I have been living in “The City of Los Angeles Proper” since 2005 and have lived in various neighborhoods within the city (Points G–L). It wasn’t until I moved to the city that I gained an appreciation for vegetables (outside of the city vegetables are poorly cooked or over cooked making them taste disgusting), became an urban explorer, and learned how to quickly transition across different cultural, ethnic, and socio-econmic lines. It’s not rare that you’ll find me hanging out in a cafe in Brentwood and later driving to East LA to get some tamales for dinner. It’s also not rare for me to meet up for coffee with a friend in Malibu and later drive out to Sylmar for a family dinner. Although there are still very distinct racial divides in Los Angeles I serve as an example that they can be crossed and even bridged for others from both sides to cross as well.
I recently came across this video by Naked Juice and Wholesome Wave that got me thinking about Food Deserts again.
Having grown up in a small rural desert town we would take bi-weekly trips to the nearest Costco to stock up on enough food to last several weeks, but this was merely a preference and not our only choice as we had a local market down the street that offered decent food options at slightly higher prices for convenience.
Given my experience growing up and the amount of effort we put into buying our food I am still astonished that there are densely populated communities in Los Angeles that have little to no access to high quality food options. Its incredible for me to think of how limited I feel when one of the Trader Joe’s in my neighborhood is out of stock of my favorite peanut butter and I have the option to go to one of the four other locations in my area along with all the other large chain grocery store options and not to mention the Costco location 15min away from my apartment.
There were also several years in my recent past where I was living in Los Angeles without a car and took the bus everywhere. This meant that weekly trips to the grocery store where also by bus so I completely understand the need to have high quality food options within a one mile radius. I can imagine the difficulty of having to commute several miles by bus or by foot would be a serious obstacle for most families.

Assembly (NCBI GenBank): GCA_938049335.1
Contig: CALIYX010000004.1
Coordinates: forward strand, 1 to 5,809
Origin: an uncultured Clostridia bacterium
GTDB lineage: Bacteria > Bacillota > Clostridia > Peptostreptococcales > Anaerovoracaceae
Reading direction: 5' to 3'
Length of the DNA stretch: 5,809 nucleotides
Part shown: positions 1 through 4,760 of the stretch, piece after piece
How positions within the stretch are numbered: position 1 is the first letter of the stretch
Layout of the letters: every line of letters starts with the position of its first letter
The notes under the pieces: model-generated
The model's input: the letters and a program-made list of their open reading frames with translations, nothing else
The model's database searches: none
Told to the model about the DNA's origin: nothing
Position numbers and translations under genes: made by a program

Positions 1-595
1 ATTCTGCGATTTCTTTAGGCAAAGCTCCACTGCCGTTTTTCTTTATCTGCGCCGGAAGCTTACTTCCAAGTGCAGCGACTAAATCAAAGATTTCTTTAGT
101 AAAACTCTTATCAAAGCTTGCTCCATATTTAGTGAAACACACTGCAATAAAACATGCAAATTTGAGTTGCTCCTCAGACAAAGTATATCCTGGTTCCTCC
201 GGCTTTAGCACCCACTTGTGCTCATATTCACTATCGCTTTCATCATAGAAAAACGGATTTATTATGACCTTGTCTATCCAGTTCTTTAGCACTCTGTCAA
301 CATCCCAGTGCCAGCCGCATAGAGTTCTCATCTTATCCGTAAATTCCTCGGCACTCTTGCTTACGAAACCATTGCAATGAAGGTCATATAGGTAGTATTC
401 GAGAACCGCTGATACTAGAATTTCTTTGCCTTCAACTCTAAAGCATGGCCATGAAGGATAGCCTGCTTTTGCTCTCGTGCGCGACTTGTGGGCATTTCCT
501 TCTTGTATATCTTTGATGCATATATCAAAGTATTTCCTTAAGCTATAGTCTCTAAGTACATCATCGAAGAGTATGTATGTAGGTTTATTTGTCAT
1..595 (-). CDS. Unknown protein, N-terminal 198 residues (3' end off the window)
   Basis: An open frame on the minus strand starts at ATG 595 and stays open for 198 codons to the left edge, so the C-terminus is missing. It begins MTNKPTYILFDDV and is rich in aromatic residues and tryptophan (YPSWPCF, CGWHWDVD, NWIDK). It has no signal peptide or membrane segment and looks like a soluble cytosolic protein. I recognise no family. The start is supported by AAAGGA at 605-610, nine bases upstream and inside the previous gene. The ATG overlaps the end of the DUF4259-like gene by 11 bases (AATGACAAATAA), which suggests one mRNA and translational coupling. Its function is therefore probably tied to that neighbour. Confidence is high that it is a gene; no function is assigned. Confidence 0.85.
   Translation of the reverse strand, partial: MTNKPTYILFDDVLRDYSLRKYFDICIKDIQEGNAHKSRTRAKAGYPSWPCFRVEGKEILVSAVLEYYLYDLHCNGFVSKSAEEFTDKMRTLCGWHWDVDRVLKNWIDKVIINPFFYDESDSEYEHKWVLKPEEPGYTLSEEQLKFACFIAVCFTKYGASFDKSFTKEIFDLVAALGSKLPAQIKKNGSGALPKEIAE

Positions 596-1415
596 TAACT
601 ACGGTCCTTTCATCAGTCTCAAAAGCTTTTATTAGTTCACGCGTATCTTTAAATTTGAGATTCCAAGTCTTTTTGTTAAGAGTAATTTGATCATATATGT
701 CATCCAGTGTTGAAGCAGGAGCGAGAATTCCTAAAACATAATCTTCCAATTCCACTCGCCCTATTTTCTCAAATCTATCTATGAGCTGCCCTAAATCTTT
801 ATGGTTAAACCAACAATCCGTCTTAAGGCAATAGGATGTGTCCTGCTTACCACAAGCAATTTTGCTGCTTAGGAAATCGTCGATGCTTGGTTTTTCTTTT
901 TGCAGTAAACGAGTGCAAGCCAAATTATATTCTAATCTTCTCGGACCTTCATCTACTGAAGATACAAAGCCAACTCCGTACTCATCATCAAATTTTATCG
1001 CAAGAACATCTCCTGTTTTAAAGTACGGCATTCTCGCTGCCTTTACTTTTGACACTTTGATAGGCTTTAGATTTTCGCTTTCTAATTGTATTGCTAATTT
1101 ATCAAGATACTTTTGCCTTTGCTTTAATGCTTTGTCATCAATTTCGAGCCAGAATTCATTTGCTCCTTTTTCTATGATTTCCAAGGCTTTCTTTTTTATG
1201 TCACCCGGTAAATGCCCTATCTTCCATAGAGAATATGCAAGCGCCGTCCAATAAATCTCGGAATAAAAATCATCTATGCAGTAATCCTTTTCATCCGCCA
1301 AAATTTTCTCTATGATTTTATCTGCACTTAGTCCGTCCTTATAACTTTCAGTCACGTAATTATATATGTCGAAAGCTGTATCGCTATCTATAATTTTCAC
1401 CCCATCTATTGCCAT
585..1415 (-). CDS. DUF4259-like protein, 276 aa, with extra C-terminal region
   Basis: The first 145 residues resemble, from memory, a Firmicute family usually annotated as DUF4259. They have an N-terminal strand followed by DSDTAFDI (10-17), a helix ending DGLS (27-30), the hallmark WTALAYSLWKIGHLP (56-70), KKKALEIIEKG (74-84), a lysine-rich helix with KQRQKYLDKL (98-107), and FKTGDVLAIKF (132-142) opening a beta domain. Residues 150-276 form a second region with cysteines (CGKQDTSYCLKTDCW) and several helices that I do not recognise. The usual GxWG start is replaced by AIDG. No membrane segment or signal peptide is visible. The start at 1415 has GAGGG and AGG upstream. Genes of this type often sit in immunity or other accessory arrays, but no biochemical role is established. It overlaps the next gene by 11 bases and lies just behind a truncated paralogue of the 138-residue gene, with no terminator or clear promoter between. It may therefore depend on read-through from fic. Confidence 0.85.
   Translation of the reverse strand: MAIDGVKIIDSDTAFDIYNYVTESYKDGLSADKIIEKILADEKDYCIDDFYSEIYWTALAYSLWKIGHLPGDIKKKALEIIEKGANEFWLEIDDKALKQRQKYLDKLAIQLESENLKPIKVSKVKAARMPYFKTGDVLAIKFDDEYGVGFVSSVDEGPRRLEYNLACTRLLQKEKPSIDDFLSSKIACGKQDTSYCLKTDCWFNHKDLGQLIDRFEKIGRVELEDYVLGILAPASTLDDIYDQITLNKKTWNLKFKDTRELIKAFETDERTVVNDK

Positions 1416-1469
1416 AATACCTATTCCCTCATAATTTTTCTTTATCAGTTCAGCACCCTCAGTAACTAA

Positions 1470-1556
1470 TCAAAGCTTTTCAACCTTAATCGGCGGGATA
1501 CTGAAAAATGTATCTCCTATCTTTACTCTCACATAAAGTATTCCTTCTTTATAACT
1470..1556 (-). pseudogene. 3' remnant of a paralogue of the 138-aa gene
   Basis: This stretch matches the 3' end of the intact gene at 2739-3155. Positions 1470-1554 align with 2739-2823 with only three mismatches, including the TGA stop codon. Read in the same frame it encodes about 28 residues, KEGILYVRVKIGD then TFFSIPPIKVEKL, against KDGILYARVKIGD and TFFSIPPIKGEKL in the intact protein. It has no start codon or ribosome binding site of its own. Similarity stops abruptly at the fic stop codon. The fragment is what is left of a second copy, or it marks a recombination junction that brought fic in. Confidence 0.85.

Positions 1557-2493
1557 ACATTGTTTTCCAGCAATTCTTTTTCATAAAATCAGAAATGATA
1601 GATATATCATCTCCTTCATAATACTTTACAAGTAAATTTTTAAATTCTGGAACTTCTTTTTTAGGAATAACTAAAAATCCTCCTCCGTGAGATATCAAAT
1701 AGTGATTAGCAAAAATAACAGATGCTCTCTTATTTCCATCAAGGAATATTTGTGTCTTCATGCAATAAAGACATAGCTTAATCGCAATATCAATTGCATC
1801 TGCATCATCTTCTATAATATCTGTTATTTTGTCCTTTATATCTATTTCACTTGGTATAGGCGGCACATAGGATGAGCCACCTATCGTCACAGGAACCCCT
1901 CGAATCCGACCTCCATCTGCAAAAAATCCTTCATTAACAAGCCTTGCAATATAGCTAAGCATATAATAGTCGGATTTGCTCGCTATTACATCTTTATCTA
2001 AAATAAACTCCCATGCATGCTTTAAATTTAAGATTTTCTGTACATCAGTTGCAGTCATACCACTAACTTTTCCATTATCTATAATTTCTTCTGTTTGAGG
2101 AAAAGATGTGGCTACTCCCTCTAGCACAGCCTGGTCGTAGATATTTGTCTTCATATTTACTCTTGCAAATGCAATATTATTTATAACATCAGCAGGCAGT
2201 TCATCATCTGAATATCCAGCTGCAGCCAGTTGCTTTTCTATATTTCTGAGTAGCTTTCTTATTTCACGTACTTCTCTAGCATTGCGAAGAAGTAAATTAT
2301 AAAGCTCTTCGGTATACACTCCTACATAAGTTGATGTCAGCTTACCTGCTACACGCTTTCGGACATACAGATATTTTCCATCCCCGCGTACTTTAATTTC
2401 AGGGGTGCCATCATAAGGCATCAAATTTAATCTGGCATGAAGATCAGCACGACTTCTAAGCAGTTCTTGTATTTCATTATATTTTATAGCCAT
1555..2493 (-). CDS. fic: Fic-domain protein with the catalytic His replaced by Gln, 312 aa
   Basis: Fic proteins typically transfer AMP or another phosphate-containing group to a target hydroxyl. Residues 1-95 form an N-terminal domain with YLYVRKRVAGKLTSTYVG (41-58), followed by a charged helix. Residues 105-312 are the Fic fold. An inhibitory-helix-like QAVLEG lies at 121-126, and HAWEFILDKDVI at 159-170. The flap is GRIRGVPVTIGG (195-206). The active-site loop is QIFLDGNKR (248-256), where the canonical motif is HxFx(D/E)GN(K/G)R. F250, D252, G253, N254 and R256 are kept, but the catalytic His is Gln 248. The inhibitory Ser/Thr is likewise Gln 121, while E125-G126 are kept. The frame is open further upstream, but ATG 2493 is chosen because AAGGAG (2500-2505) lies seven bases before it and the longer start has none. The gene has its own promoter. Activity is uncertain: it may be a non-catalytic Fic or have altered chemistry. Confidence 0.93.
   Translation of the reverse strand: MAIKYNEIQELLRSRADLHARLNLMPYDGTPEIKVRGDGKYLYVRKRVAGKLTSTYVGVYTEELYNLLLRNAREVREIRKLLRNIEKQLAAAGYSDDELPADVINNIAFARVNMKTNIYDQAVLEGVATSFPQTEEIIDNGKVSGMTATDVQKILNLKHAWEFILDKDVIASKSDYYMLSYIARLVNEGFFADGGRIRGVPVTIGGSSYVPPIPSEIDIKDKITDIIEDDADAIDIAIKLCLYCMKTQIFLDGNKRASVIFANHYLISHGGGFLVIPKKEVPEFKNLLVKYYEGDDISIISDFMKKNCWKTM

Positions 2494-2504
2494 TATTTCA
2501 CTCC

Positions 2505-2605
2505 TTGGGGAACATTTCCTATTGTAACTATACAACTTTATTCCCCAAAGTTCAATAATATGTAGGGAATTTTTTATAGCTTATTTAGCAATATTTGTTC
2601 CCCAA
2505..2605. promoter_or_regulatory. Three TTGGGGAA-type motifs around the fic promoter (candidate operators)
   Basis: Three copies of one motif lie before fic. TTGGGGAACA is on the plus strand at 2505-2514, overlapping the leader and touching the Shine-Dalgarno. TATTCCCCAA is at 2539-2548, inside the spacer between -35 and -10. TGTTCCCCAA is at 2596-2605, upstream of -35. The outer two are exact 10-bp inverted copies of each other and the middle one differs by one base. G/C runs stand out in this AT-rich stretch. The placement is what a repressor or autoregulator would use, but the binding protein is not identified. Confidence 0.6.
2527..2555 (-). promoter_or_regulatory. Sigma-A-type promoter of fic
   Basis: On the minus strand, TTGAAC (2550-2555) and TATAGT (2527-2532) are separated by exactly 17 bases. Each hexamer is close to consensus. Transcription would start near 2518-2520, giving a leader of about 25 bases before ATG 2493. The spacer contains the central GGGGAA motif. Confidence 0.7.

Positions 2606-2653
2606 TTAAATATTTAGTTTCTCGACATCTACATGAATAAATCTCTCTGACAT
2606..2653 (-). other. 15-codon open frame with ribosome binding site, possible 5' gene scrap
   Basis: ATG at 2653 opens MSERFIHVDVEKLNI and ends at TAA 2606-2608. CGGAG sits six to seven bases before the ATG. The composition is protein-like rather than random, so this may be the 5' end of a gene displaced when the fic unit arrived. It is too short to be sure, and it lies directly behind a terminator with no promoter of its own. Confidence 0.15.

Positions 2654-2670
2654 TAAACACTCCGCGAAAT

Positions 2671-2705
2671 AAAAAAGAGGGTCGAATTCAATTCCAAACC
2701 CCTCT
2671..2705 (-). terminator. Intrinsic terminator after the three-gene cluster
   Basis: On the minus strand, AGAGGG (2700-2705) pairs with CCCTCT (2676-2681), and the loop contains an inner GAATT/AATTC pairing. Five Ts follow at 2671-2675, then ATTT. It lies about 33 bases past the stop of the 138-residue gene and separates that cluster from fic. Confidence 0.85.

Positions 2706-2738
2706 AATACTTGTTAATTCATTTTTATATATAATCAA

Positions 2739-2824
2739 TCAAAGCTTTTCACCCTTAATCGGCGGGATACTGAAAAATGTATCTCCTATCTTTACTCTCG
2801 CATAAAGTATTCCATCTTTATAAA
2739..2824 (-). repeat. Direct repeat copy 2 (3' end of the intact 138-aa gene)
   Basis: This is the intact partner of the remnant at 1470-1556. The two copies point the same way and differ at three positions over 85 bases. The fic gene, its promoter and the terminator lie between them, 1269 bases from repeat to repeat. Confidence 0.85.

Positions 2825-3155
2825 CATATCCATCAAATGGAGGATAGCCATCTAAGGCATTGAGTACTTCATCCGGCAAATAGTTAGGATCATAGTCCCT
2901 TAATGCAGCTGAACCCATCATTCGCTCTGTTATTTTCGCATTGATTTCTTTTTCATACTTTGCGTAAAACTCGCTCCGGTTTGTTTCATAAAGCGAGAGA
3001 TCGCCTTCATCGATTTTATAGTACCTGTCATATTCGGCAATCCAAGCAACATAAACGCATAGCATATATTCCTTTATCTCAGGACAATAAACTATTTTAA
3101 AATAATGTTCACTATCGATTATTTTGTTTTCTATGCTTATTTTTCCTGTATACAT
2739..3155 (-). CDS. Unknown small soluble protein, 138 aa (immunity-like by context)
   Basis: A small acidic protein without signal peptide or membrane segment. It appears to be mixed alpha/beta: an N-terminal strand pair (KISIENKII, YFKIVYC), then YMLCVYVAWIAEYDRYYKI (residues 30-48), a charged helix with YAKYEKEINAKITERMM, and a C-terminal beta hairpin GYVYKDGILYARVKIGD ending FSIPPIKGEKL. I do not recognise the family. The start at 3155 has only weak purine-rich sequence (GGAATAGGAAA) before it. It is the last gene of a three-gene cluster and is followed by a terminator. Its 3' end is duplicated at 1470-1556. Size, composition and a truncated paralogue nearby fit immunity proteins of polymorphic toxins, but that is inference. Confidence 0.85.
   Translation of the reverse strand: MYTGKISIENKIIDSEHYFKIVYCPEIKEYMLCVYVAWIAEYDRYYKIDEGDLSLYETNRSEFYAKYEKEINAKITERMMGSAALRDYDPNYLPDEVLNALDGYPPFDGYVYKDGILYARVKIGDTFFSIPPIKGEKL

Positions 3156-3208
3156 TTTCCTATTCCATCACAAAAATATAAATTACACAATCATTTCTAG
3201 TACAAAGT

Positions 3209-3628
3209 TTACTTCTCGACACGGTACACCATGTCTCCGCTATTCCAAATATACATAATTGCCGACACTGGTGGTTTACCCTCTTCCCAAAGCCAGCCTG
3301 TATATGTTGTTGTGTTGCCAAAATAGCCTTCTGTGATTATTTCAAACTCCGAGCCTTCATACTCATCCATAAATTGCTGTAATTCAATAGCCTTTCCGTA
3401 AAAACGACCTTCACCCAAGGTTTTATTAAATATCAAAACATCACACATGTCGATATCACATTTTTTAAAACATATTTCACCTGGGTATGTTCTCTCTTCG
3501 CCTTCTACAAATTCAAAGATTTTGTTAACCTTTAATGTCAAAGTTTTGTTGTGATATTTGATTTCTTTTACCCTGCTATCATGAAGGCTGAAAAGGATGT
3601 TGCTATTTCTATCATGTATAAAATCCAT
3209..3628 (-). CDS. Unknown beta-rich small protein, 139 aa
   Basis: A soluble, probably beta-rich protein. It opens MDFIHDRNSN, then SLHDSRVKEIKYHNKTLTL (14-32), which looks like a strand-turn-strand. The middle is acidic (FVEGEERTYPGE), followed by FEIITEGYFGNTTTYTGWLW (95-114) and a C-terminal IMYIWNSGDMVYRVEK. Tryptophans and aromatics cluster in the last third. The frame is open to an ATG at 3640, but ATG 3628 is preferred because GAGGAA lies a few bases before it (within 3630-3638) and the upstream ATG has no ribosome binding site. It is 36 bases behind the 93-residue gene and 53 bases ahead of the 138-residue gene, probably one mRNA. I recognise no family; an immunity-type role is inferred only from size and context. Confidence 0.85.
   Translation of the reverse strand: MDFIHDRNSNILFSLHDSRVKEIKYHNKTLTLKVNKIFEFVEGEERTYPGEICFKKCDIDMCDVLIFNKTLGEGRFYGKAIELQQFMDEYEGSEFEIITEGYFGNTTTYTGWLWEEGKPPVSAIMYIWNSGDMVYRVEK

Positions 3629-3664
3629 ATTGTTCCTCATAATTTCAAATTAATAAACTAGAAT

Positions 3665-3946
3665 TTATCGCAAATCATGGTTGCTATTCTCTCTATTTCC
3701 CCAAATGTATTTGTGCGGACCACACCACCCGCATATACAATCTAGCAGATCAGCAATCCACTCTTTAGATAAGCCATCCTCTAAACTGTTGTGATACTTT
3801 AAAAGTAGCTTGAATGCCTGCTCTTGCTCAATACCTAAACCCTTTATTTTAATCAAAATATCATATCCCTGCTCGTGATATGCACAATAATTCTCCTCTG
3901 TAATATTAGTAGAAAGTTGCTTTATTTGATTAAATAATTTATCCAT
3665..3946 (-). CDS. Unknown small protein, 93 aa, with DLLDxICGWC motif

All this to say that food deserts are something that I will be keeping in mind as I make my weekly grocery shopping trips and as I start to think through how I can help address this reality for my city neighbors merely one or two communities away. Leave a comment on what you think of the Curious Catalyst idea or if you have any of your own ideas to help transform the food deserts of Los Angeles.
As an American there are certain periods in my nation’s history that I will never fully comprehend and I feel that the Civil Rights movement of the 1960’s is one of those periods. 50 years ago life in “The Land of Free” was completely different than my current reality and I am left to rely on what I read in books, historical video footage, and movie portrayals of that era. So although I may never fully comprehend the full significance of past events I can be moved by the images of past events and draw the connections of their impact to my modern life.
To commemorate the 50th anniversary of the March on Washington and as part of his ongoing UNFRAMED project JR (of The Inside Out Project fame) “pasted a few iconic images from the march on the walls of Atlanta, in the very neighborhood where Martin Luther King grew up.” (via jr-art.net) There is a great write up on Creative Loafing.
Take a moment to re-listen to the famous speech by Martin Luther King Jr. given on August 28th, 1963.
I have been listening to Propaganda since 2003 when he was collaborating with The Tunnel Rats crew and later came out with his solo album “Out of Knowhere”. It has been great to see him back on the scene lately under the Humble Beast label.
The story that he shares with I Am Second is compelling to me because he speaks about Jesus Christ giving him personhood outside of his background, circumstances, or surroundings. Despite feeling like “a fish out of water” and being “the only” everywhere he went God showed him how it was all orchestrated for God’s glory and that he truly was “fearfully and wonderfully made”.
Propaganda came back on my radar when he came out with the G.O.S.P.E.L. spoken word piece back in 2011.
I got a chance to watch him live at Rhetoric 2012.
You can listen to his latest album “Excellent” on Spotify. Download “Excellent” for free via Humble Beast.